Dec 1, 2013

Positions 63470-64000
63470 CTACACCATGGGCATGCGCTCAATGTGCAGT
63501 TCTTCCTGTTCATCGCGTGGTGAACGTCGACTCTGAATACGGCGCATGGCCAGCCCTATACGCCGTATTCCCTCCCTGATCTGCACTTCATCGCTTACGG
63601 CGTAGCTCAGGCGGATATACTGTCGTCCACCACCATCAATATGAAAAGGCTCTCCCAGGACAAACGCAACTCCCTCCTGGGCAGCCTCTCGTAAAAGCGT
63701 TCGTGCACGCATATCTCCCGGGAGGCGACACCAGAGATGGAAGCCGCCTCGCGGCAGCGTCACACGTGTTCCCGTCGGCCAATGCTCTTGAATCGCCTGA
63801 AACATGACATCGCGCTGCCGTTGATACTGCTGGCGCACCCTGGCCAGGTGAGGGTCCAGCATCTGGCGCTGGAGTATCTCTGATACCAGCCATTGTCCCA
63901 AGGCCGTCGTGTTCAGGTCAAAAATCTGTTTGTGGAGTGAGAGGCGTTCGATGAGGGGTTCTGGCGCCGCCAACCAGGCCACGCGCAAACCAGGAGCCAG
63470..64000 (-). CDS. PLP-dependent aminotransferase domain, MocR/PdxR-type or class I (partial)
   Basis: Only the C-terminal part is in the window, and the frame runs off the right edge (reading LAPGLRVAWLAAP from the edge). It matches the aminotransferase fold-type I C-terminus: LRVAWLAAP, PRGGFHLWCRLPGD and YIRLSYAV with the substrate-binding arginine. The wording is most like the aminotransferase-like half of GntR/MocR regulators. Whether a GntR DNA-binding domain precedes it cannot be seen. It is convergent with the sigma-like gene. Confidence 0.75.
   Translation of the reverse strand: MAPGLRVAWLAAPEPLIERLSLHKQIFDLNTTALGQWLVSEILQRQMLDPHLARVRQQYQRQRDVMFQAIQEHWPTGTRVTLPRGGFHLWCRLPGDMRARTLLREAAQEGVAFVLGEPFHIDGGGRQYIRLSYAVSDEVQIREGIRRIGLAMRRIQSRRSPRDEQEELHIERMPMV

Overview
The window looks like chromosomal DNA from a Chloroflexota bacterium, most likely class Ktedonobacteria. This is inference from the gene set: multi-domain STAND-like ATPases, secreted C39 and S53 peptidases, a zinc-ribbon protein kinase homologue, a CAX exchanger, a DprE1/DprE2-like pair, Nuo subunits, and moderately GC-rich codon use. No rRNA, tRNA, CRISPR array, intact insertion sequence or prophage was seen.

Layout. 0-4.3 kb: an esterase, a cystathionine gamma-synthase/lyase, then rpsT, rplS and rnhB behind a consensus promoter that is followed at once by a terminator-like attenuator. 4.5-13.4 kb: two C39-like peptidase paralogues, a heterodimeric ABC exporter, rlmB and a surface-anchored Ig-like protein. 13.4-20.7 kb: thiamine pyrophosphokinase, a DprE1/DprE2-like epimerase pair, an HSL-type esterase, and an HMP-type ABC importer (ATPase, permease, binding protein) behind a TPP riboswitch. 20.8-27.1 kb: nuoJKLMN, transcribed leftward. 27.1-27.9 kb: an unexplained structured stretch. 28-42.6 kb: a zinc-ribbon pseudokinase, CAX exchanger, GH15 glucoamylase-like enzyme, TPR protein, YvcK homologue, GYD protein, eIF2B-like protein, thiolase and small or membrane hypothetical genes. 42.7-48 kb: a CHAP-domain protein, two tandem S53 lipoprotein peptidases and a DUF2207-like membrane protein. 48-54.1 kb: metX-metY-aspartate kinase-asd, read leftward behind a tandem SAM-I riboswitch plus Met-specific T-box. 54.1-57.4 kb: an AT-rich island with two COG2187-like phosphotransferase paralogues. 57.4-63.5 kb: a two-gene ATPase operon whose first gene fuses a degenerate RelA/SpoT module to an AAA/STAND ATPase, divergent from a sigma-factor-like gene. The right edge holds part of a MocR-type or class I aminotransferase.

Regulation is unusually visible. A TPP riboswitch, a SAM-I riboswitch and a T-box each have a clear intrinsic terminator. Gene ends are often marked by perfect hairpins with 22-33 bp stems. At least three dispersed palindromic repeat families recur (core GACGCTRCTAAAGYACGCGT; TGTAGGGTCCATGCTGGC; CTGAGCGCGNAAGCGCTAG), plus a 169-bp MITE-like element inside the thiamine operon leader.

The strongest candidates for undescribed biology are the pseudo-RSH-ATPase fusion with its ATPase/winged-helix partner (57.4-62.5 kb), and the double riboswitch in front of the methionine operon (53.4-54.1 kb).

Abstract There are two types of Japanese clefts, depending on the presence of a case particle attached to a focus item: multiple foci are possible only in clefts with case-marked foci. Despite attention in the literature, what has been overlooked is the possibility of mixed cases with the last focus item in multiple foci lacking a case particle. Multiple foci data pose a challenge to previous studies within Mainstream Generative Grammar, and in particular these partially case-marked multiple foci data. In this article, I show that a more dynamic conception of language, reflecting semantic incrementality as a core design feature of the grammar, can unify the two types of clefts and a range of further issues, including the partially case-marked foci data. Finally, the analysis is extended to long-distance clefts.